Almost every library worker has a story about one event at work that left them shaken. Sometimes it’s an abusive patron, sometimes it’s workplace bullying, and sometimes it’s that haunting feeling left behind when a patron needed more help than you could provide. The Urban Library Trauma Study (ULTS) looked to take these anecdotal stories, quantify them and build a pathway to practical solutions for the issue and move the library industry towards a culture of community care.
This two year long study included 4 stages;
- a comprehensive review of current literature on the topic of trauma in libraries
- a survey of urban library workers
- a series of virtual focus groups for urban library workers to discuss workplace issues around trauma
- the culmination of the project was a National Forum of urban library workers, where we convened to go through the research and worked together to create a framework for moving forward.
The study was conducted to identify the root causes of trauma in urban public libraries and to develop a framework for mitigating trauma in the library workplace. The study found that there is a large-scale crisis of trauma in urban public work. This trauma is so pervasive that it seems likely that it has similar impacts in other areas of the profession. There are clear issues and indicators of institutionalized trauma and the profession’s inability to support one another in the face of a corrosive crisis in library work.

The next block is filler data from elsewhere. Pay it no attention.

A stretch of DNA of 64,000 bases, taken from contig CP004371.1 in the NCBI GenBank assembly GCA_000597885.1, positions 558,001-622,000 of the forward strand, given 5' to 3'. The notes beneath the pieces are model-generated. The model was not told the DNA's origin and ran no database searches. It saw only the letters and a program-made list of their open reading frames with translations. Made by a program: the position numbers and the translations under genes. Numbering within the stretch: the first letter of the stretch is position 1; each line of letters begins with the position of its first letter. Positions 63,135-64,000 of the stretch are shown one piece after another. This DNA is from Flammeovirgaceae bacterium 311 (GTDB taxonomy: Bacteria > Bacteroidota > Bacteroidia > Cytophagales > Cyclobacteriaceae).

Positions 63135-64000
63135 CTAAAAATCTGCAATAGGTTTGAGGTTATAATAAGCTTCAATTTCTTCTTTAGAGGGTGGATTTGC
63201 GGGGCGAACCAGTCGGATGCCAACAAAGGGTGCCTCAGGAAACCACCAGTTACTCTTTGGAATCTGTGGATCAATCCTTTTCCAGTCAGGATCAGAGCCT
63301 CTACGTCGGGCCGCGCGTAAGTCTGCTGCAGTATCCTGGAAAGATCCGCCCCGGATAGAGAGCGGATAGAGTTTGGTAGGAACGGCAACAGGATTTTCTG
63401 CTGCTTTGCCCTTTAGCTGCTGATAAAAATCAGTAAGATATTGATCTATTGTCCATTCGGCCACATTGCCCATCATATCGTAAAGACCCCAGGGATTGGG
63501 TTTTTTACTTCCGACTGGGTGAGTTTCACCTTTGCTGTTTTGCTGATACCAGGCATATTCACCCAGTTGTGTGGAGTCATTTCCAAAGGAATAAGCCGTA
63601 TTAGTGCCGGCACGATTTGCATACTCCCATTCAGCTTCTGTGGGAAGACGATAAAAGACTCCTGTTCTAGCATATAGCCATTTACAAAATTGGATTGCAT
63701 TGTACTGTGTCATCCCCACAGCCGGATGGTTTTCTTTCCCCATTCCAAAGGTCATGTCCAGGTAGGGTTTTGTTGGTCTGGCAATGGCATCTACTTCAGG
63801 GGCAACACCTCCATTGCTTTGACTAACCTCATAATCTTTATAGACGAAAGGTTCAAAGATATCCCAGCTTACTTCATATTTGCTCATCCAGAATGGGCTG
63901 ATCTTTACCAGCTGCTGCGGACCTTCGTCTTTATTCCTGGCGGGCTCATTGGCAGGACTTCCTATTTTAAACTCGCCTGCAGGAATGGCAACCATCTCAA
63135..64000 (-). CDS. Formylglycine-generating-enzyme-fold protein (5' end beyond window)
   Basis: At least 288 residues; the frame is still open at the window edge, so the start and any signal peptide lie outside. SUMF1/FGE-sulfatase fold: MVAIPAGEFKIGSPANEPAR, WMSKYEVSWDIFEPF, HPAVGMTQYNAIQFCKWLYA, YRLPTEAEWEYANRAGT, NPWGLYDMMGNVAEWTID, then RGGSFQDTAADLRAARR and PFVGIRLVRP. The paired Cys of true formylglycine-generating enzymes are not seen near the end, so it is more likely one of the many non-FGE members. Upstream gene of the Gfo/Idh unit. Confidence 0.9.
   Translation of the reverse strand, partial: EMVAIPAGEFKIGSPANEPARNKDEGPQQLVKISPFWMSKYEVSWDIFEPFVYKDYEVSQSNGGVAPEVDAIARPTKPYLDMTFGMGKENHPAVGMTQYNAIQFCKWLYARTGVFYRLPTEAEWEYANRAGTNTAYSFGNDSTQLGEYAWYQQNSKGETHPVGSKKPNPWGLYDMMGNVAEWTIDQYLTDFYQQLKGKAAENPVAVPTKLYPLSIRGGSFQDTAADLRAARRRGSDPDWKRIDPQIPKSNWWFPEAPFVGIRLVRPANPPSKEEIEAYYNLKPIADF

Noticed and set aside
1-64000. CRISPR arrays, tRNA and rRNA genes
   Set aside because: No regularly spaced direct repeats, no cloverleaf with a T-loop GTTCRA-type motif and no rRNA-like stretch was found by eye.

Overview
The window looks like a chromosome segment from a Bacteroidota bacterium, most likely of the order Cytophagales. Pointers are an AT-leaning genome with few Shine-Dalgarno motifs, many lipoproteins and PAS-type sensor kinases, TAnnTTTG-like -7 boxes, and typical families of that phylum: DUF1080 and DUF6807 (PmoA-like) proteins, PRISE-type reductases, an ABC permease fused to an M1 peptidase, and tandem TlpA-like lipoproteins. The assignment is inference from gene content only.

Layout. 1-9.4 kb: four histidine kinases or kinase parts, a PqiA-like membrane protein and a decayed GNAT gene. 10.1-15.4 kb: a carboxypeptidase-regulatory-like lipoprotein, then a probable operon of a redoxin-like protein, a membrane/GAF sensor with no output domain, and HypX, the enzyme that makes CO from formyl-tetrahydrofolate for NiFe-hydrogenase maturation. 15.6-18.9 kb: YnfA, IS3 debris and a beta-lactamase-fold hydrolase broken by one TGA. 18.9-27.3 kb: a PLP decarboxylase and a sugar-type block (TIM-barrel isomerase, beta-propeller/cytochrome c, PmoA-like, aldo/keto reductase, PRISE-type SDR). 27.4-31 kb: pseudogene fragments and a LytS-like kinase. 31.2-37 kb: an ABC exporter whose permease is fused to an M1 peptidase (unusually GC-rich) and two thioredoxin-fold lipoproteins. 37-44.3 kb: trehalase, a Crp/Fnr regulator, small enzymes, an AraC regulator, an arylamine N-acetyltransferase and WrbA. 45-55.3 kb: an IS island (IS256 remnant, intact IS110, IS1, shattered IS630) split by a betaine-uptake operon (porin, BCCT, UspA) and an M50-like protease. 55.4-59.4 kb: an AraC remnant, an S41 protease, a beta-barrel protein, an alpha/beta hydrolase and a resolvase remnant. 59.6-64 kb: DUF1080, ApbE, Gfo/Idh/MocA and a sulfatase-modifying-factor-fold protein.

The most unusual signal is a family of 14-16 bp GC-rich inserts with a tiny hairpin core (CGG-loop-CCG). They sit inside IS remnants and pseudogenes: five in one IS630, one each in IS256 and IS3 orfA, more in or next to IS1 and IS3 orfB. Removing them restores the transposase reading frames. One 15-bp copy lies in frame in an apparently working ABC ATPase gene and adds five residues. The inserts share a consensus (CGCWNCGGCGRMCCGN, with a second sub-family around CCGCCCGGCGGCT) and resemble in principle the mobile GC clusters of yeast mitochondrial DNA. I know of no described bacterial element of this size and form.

The Urban Library Trauma Study final report provides a series of recommendations created by public facing urban library staff to address the pervasive issue of trauma in the library workplace while demonstrating how the library field can research solutions to problems while being radically inclusive of the workers those problems most impact.
We can build a better workplace culture together, read this report and join us in making a start.
This project was made possible in part by the Institute of Museum and Library Services: RE-246392-OLS-20.
The views, findings, conclusions or recommendations expressed in this report do not necessarily represent those of the Institute of Museum and Library Services.